Chapter 1: Abandoned

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"It's confirmed," the tall guard tells my cellmate Vicenta. "The eruption will occur between 24th and 26th of this month."

"What?" Vicenta says, her mouth twisting. "That's only two weeks from now."

I put my right hand around her. Her little body is shaking so hard I'm afraid she'll fall.

"Yes," The guard continues. "All the civilians in the red zone have been evacuated. You don't have to worry about your family. I'm sure they'll be safe."

"I don't have a family here. I come from Colombia."

"Are they really going to leave us here to die?" I ask, even though I know the answer.

"I'm sorry but I have to get back to work," the guard says and walks away. I withdraw my hand and hold onto the metallic bars for support as tears well in my eyes. In less than a minute tears are rolling down my cheeks and I go to sit on the bed. Vicenta joins me and holds my hand, saying nothing.

The Vesuvius Prison for Death Row Inmates (VPDRI) which is a few kilometres away from one of the most dangerous volcanoes on earth has been my home for five months. It was built five years ago after Volcanologists estimated that Mount Vesuvius would erupt this year. At the beginning of the year, death row inmates from all countries were brought here so they'd be wiped out during the eruption. Two years have passed since I was sentenced to death in my country Uganda but I haven't accepted that I'm going to die at the age of twenty two because of a crime I didn't commit. I still hope that I'll get justice.

"Let's go out for a while," Vicenta suggests. She stands up and opens the door. As I follow, I'm thankful that we're not in the Supermax section of the prison where doors are electronically controlled by prison staff. It must be terrible to live under constant surveillance with no windows. Ever since the Universal Declaration of Human Rights was revised in 2023, the world has gone downhill. The most dangerous inmates are in the Supermax section. The rest of us are mostly political prisoners dumped here by our dictatorial governments because we stood up against unfair policies. We stay with criminals who aren't deemed extremely dangerous or high profile.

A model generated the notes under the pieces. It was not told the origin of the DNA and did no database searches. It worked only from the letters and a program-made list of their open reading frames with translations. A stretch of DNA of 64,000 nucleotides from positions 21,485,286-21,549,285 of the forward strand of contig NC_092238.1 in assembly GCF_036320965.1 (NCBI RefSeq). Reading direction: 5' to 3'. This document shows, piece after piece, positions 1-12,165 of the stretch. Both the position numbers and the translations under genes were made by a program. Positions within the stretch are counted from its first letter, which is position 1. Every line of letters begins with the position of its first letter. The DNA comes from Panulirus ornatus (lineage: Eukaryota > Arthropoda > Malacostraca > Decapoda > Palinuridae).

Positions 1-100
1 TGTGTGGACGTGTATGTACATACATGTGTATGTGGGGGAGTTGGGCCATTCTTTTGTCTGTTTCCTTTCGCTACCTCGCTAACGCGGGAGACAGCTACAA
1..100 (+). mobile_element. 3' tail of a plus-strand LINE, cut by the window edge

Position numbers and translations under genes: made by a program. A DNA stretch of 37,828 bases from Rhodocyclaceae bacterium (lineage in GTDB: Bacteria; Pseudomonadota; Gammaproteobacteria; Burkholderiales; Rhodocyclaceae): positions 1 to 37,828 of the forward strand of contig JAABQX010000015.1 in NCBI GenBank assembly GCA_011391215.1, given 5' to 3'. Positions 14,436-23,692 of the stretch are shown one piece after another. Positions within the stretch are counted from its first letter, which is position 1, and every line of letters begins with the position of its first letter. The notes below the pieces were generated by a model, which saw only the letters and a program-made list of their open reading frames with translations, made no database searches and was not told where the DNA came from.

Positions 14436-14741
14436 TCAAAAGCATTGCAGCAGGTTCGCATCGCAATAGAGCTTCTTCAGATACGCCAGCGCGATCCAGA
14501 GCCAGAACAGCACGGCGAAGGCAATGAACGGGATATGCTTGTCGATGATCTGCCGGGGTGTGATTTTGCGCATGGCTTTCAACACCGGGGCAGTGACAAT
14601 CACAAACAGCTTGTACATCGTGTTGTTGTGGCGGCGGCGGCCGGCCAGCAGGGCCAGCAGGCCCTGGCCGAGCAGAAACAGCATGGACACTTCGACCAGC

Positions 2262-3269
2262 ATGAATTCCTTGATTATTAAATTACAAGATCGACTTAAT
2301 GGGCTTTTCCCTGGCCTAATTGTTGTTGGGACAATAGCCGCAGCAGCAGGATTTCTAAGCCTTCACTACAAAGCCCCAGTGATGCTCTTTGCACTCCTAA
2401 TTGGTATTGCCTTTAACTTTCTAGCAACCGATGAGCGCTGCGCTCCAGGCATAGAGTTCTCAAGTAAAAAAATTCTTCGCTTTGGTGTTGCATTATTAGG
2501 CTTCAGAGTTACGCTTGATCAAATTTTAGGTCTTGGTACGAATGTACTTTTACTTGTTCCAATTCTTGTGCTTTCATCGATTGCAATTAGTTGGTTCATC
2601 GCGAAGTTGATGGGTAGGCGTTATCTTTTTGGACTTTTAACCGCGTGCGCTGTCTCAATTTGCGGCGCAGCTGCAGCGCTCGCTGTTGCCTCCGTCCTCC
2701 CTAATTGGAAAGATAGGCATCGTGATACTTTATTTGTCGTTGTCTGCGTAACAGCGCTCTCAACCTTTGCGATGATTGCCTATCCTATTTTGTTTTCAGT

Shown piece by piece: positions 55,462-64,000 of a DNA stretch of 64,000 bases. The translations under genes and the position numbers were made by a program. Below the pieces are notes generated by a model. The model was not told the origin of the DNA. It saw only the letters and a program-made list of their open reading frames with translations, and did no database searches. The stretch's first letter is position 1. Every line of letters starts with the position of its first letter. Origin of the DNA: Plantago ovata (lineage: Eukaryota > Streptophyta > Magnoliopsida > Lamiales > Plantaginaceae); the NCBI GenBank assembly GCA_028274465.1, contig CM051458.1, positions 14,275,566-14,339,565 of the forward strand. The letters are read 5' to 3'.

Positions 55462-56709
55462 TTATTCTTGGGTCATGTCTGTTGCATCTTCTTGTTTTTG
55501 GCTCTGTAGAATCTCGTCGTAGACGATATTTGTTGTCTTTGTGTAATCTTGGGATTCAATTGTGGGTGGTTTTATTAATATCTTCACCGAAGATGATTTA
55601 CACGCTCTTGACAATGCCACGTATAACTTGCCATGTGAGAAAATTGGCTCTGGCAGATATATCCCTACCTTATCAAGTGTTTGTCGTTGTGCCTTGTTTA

While we're still in the hallway, the ground starts shaking. The earthquake starts off slowly but keeps gaining strength. We sprint along the hallway and into the yard. Some inmates are gathered in small groups and some are on their own. There are a few who look calm but most inmates are staring at the mountain, fear written in their faces. Looking past the barricade, I notice that the men are agitated and restless.

A helicopter arrives and lands on the tallest building when the earthquake subsides. As the inmates yell all sorts of obscenities, the top prison staff get into it and it flies away. Guards appear on top of the building and that's when we realize that there are no guards with us. Commotion erupts as the inmates run towards the building. Two other helicopters arrive and whisk away the remaining staff including the guards.

"We have to escape," Vicenta grabs my hand, taking me inside. "Let's get our stuff and find a way out of this hellhole."

It seems all the inmates are thinking the same thing as they run towards their rooms. I look back and see a group heading to the kitchen, probably to find food. At this point, everyone is running. I grab my notebook and we head towards the exit. There are about fifty inmates standing there and I wonder why the door is not opening.

"What's going on?" I ask an Indian girl.
"The system is on emergency lockdown and no one knows the code than can deactivate it."

"Curse this stupid technology," Basetsana, a friend of mine appears. She's an elderly woman charged with treason in South Africa where she came from. "We need to find another way out."

"What are you all doing here?" a voice says from behind. Even before turning, I know exactly who it is. I've heard that voice so many times on television during his trial.

Gabo Palacios Martinez, a Colombian drug lord also known as El Monstruo stands in front of us with a handgun. He is flanked by Michael Eyck, a notorious American serial killer and Manuel Bozzo, a racist Italian who bombed 56 immigrants from North Africa. I can't comprehend how they could have escaped from the special units.

"Nobody is leaving this place without my permission," he says, staring at Vicenta whose face is white as a sheet. I hold her around the waist and she looks down. I know he's recognized her. How could he not? She killed seven of his best men.

Right now I'm more scared of El Monstruo than the volcano.

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